Olympics

Sochi's Broadband Overkill


Sochi's Broadband Overkill

Photograph by Fabrizo Bensch/Reuters

London’s successful 2012 Olympics fell short in one event: broadband coverage. The city’s shift to top-end 4G wasn’t done in time for the summer games, and visitors had to settle for slower 3G service. That made it tough to stream video, send and receive large files, or just plain use smartphones. For this year’s Winter Olympics in Sochi, the Russians didn’t want a repeat performance.

State-controlled Rostelecom (RTKM:RU) and billionaire Alisher Usmanov’s operator MegaFon (MFON:RM) have spent more than $500 million on building costs and Olympic committee fees to place enormous arrays of towers and equipment in a small corner of the coastal resort city. Moscow-based MegaFon installed more than 900 towers and antennas in the 0.8 square miles where most Olympic competitions are taking place, says Tigran Pogosyan, head of the company’s Sochi project. That’s the highest density of mobile equipment in the world, according to chipmaker Qualcomm (QCOM), which is advising MegaFon. The bandwidth is enough to handle about 1.2 million users; Sochi’s population is 400,000, and about 1 million tickets have been sold across all the events. Attendees at the main Olympic venues have mobile data speeds about 10 times faster than the average Russian has.

Rostelecom says the $230 million it spent on Sochi will also help it provide services such as TV signal delivery for state agencies and nearby villages. MegaFon Chief Executive Officer Ivan Tavrin, whose company spent about $300 million to reinforce its network, says “it is both a social and a commercial investment. It’s a big contribution to the brand to be involved.” MegaFon gets exclusive rights to sell regional 4G services until 2016. Neither company would discuss its likely return on the investment in such a relatively small market. “This capacity will turn excessive after the games,” says Sergey Libin, an analyst at Raiffeisenbank in Moscow. “Operators may have overspent on the Olympics for image purposes.”

A typical stadium relies on one cell tower, maybe two; each of the six arenas in Sochi’s Olympic Park complex has dozens. The 40,000-seat Fisht Olympic Stadium, used for the opening ceremonies, has 30. To camouflage the small army of towers and antennas, MegaFon disguised some as palm trees and park benches. The company claims data speeds of up to 35 megabits a second for the area. Verizon Wireless (VZ), the largest U.S. wireless carrier, advertises speeds of 5 to 12 megabits for its 4G service.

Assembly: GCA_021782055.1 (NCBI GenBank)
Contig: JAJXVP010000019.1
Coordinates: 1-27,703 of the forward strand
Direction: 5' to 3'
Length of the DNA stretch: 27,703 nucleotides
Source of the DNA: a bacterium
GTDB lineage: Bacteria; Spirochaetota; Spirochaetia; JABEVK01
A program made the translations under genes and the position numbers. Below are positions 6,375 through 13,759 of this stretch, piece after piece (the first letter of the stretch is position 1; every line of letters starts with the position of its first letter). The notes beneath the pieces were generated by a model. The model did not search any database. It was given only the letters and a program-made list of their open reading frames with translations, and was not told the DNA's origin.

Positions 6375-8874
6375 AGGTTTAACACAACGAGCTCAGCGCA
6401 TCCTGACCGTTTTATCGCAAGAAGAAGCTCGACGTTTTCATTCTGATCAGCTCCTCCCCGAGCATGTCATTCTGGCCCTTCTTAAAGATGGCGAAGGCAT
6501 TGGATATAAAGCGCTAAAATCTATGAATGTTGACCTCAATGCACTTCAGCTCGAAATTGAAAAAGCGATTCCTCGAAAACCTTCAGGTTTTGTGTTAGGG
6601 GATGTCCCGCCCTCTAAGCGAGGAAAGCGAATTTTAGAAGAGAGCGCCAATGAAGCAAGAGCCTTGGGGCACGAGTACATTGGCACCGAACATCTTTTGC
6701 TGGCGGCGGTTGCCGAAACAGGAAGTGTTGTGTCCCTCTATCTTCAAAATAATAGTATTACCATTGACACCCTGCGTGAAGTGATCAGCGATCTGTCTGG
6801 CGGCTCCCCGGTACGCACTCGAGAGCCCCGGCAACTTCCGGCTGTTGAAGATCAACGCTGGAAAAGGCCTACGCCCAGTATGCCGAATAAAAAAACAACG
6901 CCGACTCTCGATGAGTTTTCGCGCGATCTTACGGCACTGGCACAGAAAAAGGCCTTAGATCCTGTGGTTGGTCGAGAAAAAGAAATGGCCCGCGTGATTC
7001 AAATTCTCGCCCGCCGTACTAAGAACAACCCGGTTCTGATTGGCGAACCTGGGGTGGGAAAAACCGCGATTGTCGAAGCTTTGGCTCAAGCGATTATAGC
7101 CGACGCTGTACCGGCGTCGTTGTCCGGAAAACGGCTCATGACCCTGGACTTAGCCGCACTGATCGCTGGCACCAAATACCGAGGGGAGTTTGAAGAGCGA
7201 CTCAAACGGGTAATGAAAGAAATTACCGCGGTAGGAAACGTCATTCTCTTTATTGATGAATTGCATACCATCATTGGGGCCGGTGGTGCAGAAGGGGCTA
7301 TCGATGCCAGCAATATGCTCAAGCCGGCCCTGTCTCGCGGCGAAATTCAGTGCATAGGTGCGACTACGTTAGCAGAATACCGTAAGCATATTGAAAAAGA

The tower-building frenzy was part of Russian President Vladimir Putin’s attempt to permanently remake Sochi as a world-class tourist destination. Construction companies such as Russian Railways and Basic Element have suggested that the government pressured them to take on projects that were likely unprofitable. Deputy Prime Minister Dmitry Kozak, the country’s top Olympics official, says the investor companies volunteered. Mikhail Alexeev, a partner at consultancy Advanced Communications & Media in Moscow, says financial considerations weren’t the principal motivator. “It’s not an issue whether the investment made into it will ever pay back,” he says. “It just needed to be done for Russia.”

So what’s the upshot for Olympics attendees? Apps developed by the carriers let mobile users watch broadcasts of the competitions, meaning someone at an Alpine event can live-stream a hockey game while waiting. Olympics sponsor Samsung Electronics (005930:KS) is trying to take advantage of the extra bandwidth by giving athletes free Galaxy Note 3 tablets, pitching them as tools to video-chat with family and friends back home. Already, some say the investment isn’t paying off. Ben Troy, who is in charge of technology for the Australian Olympic team, says he switched to older 3G connections after finding Sochi’s 4G service unreliable.

The bottom line: Rostelecom and MegaFon spent more than $500 million on the Olympics to plant hundreds of towers and antennas.

Khrennikov is a reporter for Bloomberg News in Moscow.
Spillane is a reporter for Bloomberg News in Johannesburg.

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